The others are reunited with Vicki and after defeating the robot Doctor they ponder their next move (they can’t get back to the TARDIS, since the jungle is crawling with Daleks).  The dawn of a new day reveals the city of the Mechanoids in all its glory – it’s a shot not dissimilar to our first sight of the Daleks’ city on Skaro.

For those keeping an eye on the number of times that BBC television cameras wander into shot, then 21:14 into this episode gives us a good sighting of another one.  Although if you wanted to do a ret-con, maybe it was actually a new, special weapons Dalek ….

If this episode has somewhat meandered about, then the final twenty seconds or so – when we get our first sight of a Mechanoid – is worth waiting for.

Doctor Who – The Chase. Part Four – Journey into Terror

terror

Journey Into Terror (yet another generic Terry Nation episode title) is pretty poor stuff.  Technically it’s very sloppy (watch out for the camera at the top of the stairs about five and a half minutes in). There’s another problem a few seconds later when a Dalek is revealed.  But the Daleks haven’t arrived yet, so this prop shouldn’t have been in shot. Oops …..

The script had a rather confusing genesis.  Terry Nation originally conceived the haunted house as only existing in the imaginations of the four time-travellers (and there’s a remnant of this in the script since that remains the Doctor’s theory).  Nation then muddied these waters in the draft script when the Daleks announced that the TARDIS had landed in Transylvania – implying that the Doctor was preparing to meet the real Count Dracula.  In the end the script was redrafted to explain that everything they see is nothing more than an elaborate funfair attraction.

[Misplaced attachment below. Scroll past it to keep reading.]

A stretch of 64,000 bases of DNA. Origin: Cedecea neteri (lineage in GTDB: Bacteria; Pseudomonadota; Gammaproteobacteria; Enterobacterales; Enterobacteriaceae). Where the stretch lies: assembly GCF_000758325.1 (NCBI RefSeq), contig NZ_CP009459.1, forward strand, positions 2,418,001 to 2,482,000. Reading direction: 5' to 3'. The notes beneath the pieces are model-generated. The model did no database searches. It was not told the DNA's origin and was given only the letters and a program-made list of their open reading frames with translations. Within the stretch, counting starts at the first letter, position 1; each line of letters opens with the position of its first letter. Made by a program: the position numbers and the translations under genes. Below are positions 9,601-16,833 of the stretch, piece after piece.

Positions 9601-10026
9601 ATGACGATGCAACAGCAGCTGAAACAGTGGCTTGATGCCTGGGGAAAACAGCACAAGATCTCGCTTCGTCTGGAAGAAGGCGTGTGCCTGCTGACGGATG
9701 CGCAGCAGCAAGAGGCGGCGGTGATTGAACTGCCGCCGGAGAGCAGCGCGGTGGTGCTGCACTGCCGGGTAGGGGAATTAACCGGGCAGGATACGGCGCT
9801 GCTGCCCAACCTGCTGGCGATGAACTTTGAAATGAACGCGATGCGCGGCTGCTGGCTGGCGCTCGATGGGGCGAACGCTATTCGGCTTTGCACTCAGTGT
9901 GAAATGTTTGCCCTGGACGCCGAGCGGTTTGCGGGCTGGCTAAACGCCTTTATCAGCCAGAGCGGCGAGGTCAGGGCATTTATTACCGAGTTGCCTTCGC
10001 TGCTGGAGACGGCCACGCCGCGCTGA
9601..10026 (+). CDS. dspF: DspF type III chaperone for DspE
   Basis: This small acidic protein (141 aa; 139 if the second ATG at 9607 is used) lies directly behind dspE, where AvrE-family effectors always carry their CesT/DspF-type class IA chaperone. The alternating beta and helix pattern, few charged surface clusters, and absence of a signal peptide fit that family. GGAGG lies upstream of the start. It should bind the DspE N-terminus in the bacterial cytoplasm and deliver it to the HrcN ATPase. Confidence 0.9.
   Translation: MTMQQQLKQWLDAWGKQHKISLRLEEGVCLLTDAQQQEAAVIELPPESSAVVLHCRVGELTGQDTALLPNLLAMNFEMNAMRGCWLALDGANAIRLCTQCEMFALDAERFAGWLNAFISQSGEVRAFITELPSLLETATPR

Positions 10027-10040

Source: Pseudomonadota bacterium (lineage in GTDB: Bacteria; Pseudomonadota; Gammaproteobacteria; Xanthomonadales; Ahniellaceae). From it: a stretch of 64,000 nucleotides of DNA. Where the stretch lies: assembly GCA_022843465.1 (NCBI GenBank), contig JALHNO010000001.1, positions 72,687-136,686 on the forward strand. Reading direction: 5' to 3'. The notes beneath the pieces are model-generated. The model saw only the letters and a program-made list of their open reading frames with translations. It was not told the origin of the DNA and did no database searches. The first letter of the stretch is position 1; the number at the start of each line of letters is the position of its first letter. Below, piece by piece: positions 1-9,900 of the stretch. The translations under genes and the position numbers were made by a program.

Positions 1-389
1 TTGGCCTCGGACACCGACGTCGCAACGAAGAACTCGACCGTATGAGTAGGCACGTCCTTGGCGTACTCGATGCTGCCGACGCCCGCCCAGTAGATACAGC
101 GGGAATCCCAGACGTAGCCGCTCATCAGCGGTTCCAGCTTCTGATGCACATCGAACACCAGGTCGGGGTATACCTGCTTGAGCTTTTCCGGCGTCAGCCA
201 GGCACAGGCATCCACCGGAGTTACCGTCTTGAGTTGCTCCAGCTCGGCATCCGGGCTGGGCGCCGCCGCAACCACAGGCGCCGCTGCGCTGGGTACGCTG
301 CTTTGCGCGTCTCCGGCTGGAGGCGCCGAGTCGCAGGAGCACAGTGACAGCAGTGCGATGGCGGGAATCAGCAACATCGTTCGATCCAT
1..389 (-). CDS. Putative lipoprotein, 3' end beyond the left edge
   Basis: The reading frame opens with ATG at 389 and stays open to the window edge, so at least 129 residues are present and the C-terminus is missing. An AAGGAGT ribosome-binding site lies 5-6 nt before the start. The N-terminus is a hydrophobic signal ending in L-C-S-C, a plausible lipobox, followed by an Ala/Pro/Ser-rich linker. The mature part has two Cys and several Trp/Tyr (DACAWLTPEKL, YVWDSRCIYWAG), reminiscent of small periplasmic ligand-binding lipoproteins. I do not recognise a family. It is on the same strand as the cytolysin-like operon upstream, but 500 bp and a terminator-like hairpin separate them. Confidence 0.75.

Which is closed.  So why is the power on and why are the various (very realistic) mechanical monsters moving about?  Also, why do they develop homicidal tendencies?  Maybe that was the reason why the attraction was closed down.  I love when Barbara asks Vicki if she thinks whether “there’s something strange going on around here?” That’s after they’ve both met Count Dracula, so it’s a fair bet that something’s not quite right!

By now, the pattern of events should be clear.  The Doctor and his friends arrive somewhere, look around and leave.  The Daleks then turn up (they’re always just a little behind the TARDIS) curse that they’ve missed the Doctor yet again and get into a tussle with the locals.  If the Daleks have a time-machine why are they always a few minutes behind the TARDIS?  This makes no sense, but The Chase isn’t a story that makes a lot of sense anyway.